3. Divide (partition) the storage area of your computer's hard drive into separate sections. For example, partition the hard drive that holds the operating system (Windows 7, 8 or above) into 2 partitions. Use one partition to hold the operating system. The second partition can be used to hold your files (MP3s, Word & spreadsheet, database, video files etc) and image files. Follow my tutorial Partition Your Hard Drive" to learn an easy, FREE way to partition your computers hard drive.
  4. Copy/burn the image file to DVD disks. This is by far the slooooowest method to create and store drive images. It took 16 minutes to burn an 18 gigabyte drive image to a partition on my computers hard drive. Total elapsed time to burn the same drive image to DVD-R was about 50 minutes. Four DVD-R disks were required to hold the drive image. I can't imagine how long it would take to restore an image from DVD. The benefit of burning your drive image to DVD-R is you can not accidentally delete it.

Create a smaller partition to hold your computer's operating system rather than using your computer's entire hard drive to hold the operating system. For example an 80 gigabyte partition will provide plenty of space for either Windows 7 or 8. It will take less time to create a "drive image of the operating system if it is contained in a smaller partition. The drive images created will be easier to store because they will occupy less space where they are stored. Smaller drive images will restore faster to a target drive in an emergency.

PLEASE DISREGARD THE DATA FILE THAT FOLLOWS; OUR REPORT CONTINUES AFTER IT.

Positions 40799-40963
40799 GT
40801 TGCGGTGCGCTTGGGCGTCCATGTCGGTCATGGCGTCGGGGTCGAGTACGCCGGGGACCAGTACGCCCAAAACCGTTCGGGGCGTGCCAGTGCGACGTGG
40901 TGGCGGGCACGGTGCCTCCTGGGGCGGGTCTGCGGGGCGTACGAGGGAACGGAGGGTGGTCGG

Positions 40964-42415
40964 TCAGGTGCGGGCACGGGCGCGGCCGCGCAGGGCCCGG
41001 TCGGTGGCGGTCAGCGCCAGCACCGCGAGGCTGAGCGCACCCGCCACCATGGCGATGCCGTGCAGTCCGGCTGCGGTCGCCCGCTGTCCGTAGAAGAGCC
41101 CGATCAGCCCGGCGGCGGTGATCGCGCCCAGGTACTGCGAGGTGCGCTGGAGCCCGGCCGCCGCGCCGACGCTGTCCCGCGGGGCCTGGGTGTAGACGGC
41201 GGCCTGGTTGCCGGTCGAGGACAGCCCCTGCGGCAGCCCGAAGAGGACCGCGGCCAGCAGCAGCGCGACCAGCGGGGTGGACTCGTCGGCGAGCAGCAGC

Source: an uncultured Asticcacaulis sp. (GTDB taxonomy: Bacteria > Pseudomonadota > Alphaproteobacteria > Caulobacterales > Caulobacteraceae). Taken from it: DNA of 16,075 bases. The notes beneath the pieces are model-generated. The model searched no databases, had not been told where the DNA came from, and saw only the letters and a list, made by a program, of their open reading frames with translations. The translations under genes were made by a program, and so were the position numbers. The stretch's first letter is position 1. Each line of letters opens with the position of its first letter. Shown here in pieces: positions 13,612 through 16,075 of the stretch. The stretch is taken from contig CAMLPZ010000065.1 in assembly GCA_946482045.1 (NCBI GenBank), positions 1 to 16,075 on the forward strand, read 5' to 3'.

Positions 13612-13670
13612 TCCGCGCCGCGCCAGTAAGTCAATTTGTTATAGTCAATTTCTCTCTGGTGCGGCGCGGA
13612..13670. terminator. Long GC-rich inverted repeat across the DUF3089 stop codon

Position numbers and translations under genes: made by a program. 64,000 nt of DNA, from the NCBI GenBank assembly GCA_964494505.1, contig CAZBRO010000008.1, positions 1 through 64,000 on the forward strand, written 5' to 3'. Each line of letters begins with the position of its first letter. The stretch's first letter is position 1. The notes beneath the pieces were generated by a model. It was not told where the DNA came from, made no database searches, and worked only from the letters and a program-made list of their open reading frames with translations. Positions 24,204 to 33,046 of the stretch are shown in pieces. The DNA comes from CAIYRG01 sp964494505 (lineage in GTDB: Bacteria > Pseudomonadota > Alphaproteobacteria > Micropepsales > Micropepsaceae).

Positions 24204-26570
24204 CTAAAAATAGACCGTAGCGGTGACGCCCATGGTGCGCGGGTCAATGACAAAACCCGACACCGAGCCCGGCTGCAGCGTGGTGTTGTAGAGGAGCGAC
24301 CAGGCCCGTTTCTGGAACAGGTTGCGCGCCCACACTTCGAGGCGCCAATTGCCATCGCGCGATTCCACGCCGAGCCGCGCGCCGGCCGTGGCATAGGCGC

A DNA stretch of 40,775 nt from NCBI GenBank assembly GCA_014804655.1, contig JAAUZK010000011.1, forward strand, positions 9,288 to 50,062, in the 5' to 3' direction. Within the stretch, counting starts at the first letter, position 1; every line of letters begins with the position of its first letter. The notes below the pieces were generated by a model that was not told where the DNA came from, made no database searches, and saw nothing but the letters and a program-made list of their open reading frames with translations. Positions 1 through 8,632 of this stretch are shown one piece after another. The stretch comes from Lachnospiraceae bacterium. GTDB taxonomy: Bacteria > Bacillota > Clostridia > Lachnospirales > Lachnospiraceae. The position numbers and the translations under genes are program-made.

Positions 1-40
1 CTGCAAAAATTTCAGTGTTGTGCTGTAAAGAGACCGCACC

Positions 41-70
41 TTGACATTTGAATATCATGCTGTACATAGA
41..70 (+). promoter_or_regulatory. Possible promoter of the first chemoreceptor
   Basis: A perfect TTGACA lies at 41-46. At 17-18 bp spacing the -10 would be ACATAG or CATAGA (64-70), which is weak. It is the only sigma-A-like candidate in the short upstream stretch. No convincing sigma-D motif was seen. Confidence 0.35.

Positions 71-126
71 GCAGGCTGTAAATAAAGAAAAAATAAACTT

I suggest you redundantly store your drive image/s on at least 2 different drives. One copy of your drive image/s can be stored in a partition of your computer's internal hard drive. Another copy should be stored on an external, portable USB drive. I prefer this arrangement because image files stored to the computers internal hard drive generally restore faster than an image file stored on an external portable USB drive. Why? An internal drive is generally faster than an external portable USB drive. Restoring a drive image from an internal drive allows me to recover faster from most issues and problems I experience. The image file stored on the external portable drive can be used if your computers internal drive fails or becomes infected with malware.